When it comes to protecting machinery and plant, the most effective system is a fully integrated condition monitoring system. For this type of installation, accelerometers with a DC output are more suitable.
This type of accelerometer produces an output proportional to velocity or acceleration in the range of 4-20ma. This means they can be used with most PLCs to continuously monitor plant equipment and machinery. Of course this can also extend to triggering an automatic shutdown of any machinery if necessary.
The next thing to consider is the frequency response of the accelerometer. Most general purpose vibration sensors (both AC and DC) frequency responses start at a little under 1Hz. This will be fine for the majority of industrial applications.
However, should your application be measuring the movement in a large structure, such as a bridge, then a dedicated low-frequency sensor that can measures down to DC (0Hz) is required. The upper limit of a general purpose accelerometer is typically about 12 kHz. If you need to go higher than this special purpose devices are available for frequencies up to 40 kHz.
After that you need to decide how small a change in output you wish to detect.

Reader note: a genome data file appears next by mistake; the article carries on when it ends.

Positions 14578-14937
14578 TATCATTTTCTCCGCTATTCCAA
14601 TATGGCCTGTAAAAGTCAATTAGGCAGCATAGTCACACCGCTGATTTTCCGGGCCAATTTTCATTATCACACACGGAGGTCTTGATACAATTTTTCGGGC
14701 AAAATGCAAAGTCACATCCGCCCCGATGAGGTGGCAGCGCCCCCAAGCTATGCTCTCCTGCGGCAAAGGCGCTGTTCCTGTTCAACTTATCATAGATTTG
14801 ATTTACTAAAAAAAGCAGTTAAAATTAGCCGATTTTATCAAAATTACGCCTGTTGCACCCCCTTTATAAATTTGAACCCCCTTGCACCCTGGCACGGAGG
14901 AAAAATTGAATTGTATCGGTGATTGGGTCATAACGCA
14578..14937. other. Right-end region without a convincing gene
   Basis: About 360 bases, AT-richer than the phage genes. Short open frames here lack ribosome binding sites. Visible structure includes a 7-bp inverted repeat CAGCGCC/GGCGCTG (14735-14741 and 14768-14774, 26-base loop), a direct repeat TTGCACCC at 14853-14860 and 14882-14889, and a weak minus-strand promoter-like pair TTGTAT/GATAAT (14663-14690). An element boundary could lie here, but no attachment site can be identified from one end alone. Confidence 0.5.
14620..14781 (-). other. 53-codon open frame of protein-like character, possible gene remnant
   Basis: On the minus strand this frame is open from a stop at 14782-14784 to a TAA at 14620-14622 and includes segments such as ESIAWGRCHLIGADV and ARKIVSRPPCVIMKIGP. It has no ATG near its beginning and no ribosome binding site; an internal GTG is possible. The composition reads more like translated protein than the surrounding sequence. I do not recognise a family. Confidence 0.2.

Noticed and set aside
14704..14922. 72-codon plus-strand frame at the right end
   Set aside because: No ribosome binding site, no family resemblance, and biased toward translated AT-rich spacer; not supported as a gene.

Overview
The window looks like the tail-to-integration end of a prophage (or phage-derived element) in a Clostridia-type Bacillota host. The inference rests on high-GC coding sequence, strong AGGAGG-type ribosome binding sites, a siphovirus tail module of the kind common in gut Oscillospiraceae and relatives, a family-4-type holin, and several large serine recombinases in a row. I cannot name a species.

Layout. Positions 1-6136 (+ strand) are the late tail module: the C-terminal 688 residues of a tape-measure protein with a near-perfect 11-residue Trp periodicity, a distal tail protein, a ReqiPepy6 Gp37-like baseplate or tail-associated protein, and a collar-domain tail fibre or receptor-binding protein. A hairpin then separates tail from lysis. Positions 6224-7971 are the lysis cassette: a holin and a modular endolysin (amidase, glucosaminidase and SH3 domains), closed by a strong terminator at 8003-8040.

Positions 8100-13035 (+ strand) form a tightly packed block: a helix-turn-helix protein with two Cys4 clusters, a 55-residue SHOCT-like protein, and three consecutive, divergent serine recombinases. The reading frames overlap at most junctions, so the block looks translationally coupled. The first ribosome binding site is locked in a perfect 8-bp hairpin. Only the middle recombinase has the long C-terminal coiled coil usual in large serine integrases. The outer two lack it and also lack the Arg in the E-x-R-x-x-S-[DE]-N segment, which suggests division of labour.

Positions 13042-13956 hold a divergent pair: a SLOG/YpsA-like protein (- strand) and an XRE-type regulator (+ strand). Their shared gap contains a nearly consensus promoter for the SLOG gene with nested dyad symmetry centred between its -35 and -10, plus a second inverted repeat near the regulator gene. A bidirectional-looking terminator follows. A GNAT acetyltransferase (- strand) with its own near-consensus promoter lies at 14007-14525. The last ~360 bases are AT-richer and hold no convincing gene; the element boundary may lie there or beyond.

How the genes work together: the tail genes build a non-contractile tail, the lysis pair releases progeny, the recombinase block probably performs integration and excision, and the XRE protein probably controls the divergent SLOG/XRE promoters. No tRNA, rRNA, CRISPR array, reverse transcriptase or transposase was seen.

For example, one particular model of accelerometer may have an operating range of ±80g, but be available with different sensitivities. Let's presume that you are using a device, which has an operating range of ±80g and 100m/vg sensitivity. At full operating range this sensor will output -8v~+8V, with a 1g change of acceleration corresponding to a 100mv change.
If this sensor was only going to be used to monitor vibrations of around ±8g, then you may find that this is not enough of a change in the output. In which vase it would be much better to opt for an accelerometer with a sensitivity of 1V. This is because the change of 1g would correspond to a change of 1V instead, making it easier to monitor.
The 4-20mA output from the accelerometer can be connected to either a PLC, or simple display/controller unit so that when a change from the normal vibration characteristic is detected an alarm is given.